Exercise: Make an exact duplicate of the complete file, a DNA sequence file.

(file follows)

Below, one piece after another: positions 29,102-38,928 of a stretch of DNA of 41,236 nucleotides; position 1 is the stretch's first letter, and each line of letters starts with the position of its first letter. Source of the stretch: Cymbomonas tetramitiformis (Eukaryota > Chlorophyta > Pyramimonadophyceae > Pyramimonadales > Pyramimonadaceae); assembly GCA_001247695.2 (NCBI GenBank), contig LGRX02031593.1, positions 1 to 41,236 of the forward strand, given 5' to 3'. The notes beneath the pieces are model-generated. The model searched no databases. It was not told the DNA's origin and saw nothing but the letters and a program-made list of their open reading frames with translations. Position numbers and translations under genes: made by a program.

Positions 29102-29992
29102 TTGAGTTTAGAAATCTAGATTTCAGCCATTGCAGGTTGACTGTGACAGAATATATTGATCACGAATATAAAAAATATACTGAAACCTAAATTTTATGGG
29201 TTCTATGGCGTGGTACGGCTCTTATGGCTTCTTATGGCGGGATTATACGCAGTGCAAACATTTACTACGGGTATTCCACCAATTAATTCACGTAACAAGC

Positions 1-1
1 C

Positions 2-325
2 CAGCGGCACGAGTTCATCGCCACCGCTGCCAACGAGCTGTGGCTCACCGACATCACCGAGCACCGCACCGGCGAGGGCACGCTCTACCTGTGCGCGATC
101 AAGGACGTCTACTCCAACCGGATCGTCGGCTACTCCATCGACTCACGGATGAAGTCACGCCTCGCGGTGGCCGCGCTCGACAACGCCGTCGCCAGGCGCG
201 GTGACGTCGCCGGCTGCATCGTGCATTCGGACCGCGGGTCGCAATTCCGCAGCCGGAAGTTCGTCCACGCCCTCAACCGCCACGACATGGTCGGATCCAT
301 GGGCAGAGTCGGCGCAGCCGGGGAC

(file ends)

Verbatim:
Below, one piece after another: positions 29,102-38,928 of a stretch of DNA of 41,236 nucleotides; position 1 is the stretch's first letter, and each line of letters starts with the position of its first letter. Source of the stretch: Cymbomonas tetramitiformis (Eukaryota > Chlorophyta > Pyramimonadophyceae > Pyramimonadales > Pyramimonadaceae); assembly GCA_001247695.2 (NCBI GenBank), contig LGRX02031593.1, positions 1 to 41,236 of the forward strand, given 5' to 3'. The notes beneath the pieces are model-generated. The model searched no databases. It was not told the DNA's origin and saw nothing but the letters and a program-made list of their open reading frames with translations. Position numbers and translations under genes: made by a program.

Positions 29102-29992
29102 TTGAGTTTAGAAATCTAGATTTCAGCCATTGCAGGTTGACTGTGACAGAATATATTGATCACGAATATAAAAAATATACTGAAACCTAAATTTTATGGG
29201 TTCTATGGCGTGGTACGGCTCTTATGGCTTCTTATGGCGGGATTATACGCAGTGCAAACATTTACTACGGGTATTCCACCAATTAATTCACGTAACAAGC

Positions 1-1
1 C

Positions 2-325
2 CAGCGGCACGAGTTCATCGCCACCGCTGCCAACGAGCTGTGGCTCACCGACATCACCGAGCACCGCACCGGCGAGGGCACGCTCTACCTGTGCGCGATC
101 AAGGACGTCTACTCCAACCGGATCGTCGGCTACTCCATCGACTCACGGATGAAGTCACGCCTCGCGGTGGCCGCGCTCGACAACGCCGTCGCCAGGCGCG
201 GTGACGTCGCCGGCTGCATCGTGCATTCGGACCGCGGGTCGCAATTCCGCAGCCGGAAGTTCGTCCACGCCCTCAACCGCCACGACATGGTCGGATCCAT
301 GGGCAGAGTCGGCGCAGCCGGGGAC